The North-Central Region is geographically large making travel across the region costly and time consuming. The use of web-based software for teaching has become commonplace and now works well for participants joining on their home or work computers, phone, tablet devices or via telephone. The Ohio State University Extension and Nebraska Extension have invested in the “Zoom” online meeting and webinar technology which works well with a variety of audiences including one on one, small group, and large group meetings and webinars. Zoom can be accessed in a variety of ways including online only, online and telephone, or telephone only making it quite versatile for nearly any audience. In addition, Zoom webinars are automatically recorded and archived for participants that want to access the presentation at a later date. During the three years of the project we plan to provide two webinars per year for a total of six webinars. Each webinar will have 4 to 6 parts and be approximately 6-8 hours in total length. The webinars will teach audiences how to perform a detailed financial analysis of solar electric projects.
To achieve an ultimate outcome of behavior change at the small farm level we need our target audience to interact with, teach, and advise farmers. To encourage and support our audience we will communicate with our audience throughout the webinar process as well as the months following. The communications will be encouraging and supporting them in their efforts to reach small farms. One method of support will be our offer to meet with any of our program participants in one-on-one online mentoring environment where we can help them master the knowledge and skills of performing solar investment analysis.
Education & Outreach Initiatives
As a strategy to control or reduce electricity costs, many small farms are considering investments in solar electric projects to power their farms. The primary objective of this project is to train and educate Extension educators, Natural Resource Conservation Service, USDA Rural Development, rural lenders, and accountants servicing small farms on best practices for conducting a solar electric investment analysis, helping farmers make investment decisions that offer the greatest overall benefit for their farm operation.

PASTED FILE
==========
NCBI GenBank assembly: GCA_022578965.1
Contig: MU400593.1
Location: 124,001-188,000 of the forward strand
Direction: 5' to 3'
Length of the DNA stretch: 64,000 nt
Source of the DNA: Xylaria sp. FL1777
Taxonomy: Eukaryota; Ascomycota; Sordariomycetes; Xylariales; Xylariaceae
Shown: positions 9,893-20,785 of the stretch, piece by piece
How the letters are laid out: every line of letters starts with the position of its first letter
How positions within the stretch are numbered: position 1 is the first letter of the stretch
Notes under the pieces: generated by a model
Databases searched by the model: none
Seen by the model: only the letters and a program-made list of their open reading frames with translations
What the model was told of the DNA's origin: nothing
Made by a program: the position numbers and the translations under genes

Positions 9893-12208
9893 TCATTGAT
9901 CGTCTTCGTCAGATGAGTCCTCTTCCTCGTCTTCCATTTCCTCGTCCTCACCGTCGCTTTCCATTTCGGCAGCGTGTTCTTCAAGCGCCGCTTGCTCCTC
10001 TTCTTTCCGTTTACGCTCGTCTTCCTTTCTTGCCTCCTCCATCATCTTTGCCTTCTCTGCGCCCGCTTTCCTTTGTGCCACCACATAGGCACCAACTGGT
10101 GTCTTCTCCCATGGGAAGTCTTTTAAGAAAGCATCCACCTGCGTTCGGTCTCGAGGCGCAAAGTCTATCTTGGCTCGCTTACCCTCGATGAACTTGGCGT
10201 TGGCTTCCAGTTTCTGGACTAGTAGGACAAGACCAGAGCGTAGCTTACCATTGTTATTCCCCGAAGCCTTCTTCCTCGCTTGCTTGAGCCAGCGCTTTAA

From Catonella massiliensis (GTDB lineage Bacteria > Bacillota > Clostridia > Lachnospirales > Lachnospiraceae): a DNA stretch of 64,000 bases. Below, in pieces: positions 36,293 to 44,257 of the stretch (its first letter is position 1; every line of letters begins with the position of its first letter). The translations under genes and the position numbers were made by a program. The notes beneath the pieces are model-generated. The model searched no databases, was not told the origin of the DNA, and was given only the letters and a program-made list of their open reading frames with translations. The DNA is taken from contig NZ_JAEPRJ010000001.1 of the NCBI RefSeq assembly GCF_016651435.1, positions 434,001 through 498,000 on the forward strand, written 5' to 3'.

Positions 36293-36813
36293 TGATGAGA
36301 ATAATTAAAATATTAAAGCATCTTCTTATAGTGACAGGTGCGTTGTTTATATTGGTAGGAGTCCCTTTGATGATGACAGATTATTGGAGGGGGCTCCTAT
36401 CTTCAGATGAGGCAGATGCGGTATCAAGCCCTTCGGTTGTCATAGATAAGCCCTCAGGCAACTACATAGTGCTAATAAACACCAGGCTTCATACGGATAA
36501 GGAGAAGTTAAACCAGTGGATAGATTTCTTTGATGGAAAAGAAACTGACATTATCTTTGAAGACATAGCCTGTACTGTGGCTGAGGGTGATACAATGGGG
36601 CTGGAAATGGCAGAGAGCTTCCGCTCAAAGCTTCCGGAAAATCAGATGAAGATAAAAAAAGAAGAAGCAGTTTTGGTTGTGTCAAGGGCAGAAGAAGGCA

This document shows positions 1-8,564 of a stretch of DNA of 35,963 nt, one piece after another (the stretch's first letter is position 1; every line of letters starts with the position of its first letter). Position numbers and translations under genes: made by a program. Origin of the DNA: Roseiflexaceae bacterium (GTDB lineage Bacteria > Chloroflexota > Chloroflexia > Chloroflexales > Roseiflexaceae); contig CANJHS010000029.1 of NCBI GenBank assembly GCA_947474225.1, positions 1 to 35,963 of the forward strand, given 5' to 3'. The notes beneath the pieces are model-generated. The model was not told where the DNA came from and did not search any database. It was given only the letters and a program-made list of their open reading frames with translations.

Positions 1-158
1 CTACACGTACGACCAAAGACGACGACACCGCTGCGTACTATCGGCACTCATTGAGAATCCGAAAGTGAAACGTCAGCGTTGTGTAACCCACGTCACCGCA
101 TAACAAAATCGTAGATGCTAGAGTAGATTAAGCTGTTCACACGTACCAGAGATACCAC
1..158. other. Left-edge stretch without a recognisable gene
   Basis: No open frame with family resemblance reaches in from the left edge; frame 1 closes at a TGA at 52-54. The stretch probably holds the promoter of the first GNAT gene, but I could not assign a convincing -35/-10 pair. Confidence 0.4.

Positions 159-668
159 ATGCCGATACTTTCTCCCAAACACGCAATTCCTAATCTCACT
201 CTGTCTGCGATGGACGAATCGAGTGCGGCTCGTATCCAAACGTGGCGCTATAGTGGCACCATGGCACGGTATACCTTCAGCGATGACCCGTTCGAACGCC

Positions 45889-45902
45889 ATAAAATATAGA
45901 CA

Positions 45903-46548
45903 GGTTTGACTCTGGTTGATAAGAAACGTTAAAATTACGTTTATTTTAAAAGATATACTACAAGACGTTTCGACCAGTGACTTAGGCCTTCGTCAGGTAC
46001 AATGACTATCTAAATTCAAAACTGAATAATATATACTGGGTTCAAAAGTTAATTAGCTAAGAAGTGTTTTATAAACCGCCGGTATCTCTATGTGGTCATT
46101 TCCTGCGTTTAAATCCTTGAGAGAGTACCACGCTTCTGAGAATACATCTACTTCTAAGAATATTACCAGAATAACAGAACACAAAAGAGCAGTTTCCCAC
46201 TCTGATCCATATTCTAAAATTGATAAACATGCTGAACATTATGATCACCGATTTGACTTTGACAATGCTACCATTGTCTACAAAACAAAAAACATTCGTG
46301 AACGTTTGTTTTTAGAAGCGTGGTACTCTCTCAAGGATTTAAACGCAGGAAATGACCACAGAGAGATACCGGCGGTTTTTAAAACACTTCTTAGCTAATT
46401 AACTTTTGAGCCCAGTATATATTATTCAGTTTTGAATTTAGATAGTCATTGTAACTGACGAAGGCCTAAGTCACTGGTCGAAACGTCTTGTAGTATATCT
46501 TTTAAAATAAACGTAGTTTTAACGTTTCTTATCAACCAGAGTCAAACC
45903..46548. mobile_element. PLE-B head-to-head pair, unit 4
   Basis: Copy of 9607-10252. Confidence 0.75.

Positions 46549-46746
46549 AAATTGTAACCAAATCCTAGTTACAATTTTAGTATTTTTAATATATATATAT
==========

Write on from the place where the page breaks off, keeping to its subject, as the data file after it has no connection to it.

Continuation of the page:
An overarching goal for the Solar Electric Investment Analysis for Small Farms project was to increase farmers’ knowledge of solar development to guide informed decision-making with future energy investments. During the three years of the project we provided five webinars. Each webinar had 4 to 6 parts and was approximately 6-16 hours in total length. The webinars taught our audiences how to perform a detailed financial analysis of solar electric projects. The webinars each include: estimating production, cost of the system, value of electricity, incentives, conducting a financial analysis, examples of solar projects and how to model a project using the National Renewable Energy Lab’s System Advisor Model (NREL SAM). Each participant gained experience modeling solar electric systems and conducting detailed financial analysis. We chose the NREL System Advisor Model because it is free software with the ability to perform a variety of solar estimation and financial analysis. Webinars were organized, planned, and taught to appeal and maximize impact of each audience.
Renewable energy adoption has positive environmental attributes and gives many a sense of being part of a new cleaner energy future. These feelings have led to excitement for many farmers, especially small and sustainability minded farmers. Yet this project will measure success not with installed solar but with well-studied decisions. Our experience has taught us that no two solar electric systems are exactly alike due to differences in location, tilt, shading, policy, utility requirements, insurance, taxes, and system price. For this reason, we began modeling the systems to help potential solar owners take into account all the details. Farmers interested in renewable systems also have varied motivations for their systems which might include lowering the greenhouse gas footprint, becoming more independent, marketing, lower energy bills, and financial investment. The decision to install renewable should be made after considering the motivation for wanting such and installation. The balancing factor with any business will be the financial analysis and the combination of motivation combined with financial metrics will allow small farms to make better informed decisions.
Short Term Outcomes
- A summary of comments from program evaluations indicated participants were highly satisfied with the webinar series. In general, participants indicated the professional development series was very informative, provided adequate detail, and the concepts were explained very clearly.
- A total of 29 program participants indicated they intend to download the system advisor model to conduct solar modeling simulations for farmers they work with.
Medium Term Outcomes
- Program evaluation and survey data indicates 79 percent of workshop participants plan to communicate the skills, and resources from this program with farmers to help them evaluate a solar electric system on their farm.